Kate moved the conversation to managers of people who are trying to create safe spaces so that their employees could feel supported. It was discussed that all people at work are feeling incredibly vulnerable and stressed, including management. Dr. Sheila has noticed that, while there is an epidemic of burnout and mental stress, people who have a supportive workplace have been able to return to work more quickly. Acknowledgment is incredibly important as a foundational step in managing uncertain and stressful times. Utilizing employee program supports, taking a vacation even when there’s nowhere to go, setting time or space boundaries between home and work life, are all ways in which we can create a supportive environment for both employee and manager. Self-permission for the time and space we need away from work is critical to managing this. Dr. Sheila gave us all a “prescription” to block off time in our schedules at least once a week for ourselves and suggested we do this for our staff.
“It feels like we are living at work”, Kate McKenna described as we moved the topic to burnout. Dr. Sheila described “burnout” as the feeling of being mentally and physically unable to engage with work things that used to bring satisfaction. Irritability, avoidance, lack of real engagement becomes rampant when one can’t get away from work and it looms constantly. Burnout is related to anxiety disorders and depression, so it’s critical that burnout is addressed. Dr. Sheila discussed evidence-based ways of managing burnout when most of our coping strategies are limited to what we can do within our homes. Practicing gratitude, connecting with others in small ways, mindfulness practices, and meditation were discussed. In highly charged situations she outlined potential need for some cognitive behaviour therapy for on-going stressful thoughts and provided us with some breathing techniques (box breathing!) for acute management of anxiety.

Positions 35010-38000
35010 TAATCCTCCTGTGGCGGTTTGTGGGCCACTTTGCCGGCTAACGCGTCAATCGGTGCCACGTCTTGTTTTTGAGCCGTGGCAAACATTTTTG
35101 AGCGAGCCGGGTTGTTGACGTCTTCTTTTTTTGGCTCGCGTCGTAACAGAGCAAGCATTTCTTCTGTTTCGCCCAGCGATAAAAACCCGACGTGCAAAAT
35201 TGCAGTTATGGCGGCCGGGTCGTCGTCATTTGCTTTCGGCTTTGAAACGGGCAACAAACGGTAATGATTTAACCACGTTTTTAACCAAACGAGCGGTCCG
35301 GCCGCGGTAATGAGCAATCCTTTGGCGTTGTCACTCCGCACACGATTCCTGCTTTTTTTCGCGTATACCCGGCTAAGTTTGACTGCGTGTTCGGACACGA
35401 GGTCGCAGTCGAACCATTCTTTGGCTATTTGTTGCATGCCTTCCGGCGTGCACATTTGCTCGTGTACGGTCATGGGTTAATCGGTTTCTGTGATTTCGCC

Kate then brought up the topic of social isolation. Dr. Sheila asked us to acknowledge that loneliness and isolation are real and reminded us that we are our best resources to help one another. Check-ins with one another are especially important during this time.
Dr. Sheila and Kate discussed communities who have been disproportionately affected by the pandemic and what we can all do to help. From food bank donations to supporting programs for our black and indigenous brothers and sisters, Dr. Sheila spoke that there are many areas that we can contribute to and by doing so we are helping ourselves and contributing to our sense of connection to others.
“It’s really hard to parent right now” as we think through strategies for dealing with children at home during extended school closures. We are managing our own anxiety about the pandemic, but also the feelings of others, who may not have the ability to understand why they cannot see their friends or do things that make them happy. Our children’s feelings can lead to behaviour changes, skills regressions, and mood lowering. Open conversations at home and helping children identify what they are feeling, finding children professional support, if needed, and accessing help, such as art therapy, are some suggestions.
For those of us who are not working because of the pandemic, how do you help find productivity, purpose, and joy? If this is sudden, Dr. Sheila suggests that you first concentrate on financial matters first that might cause anxiety issues and access government programs. In the longer term, movement, being outdoors, connecting with people, volunteerism – even virtual volunteerism -- are all suggestions for finding meaning and mental release. She suggested that this might be a good time to think about a well-being project such as exercise or working on sleep hygiene.
For managing our health, sleep is critical and most of us are not getting what we need. Creating routine sleep habits, avoiding alcohol and caffeine before bed, sticking to bedtimes are all are important pieces of groundwork for good and restorative sleep.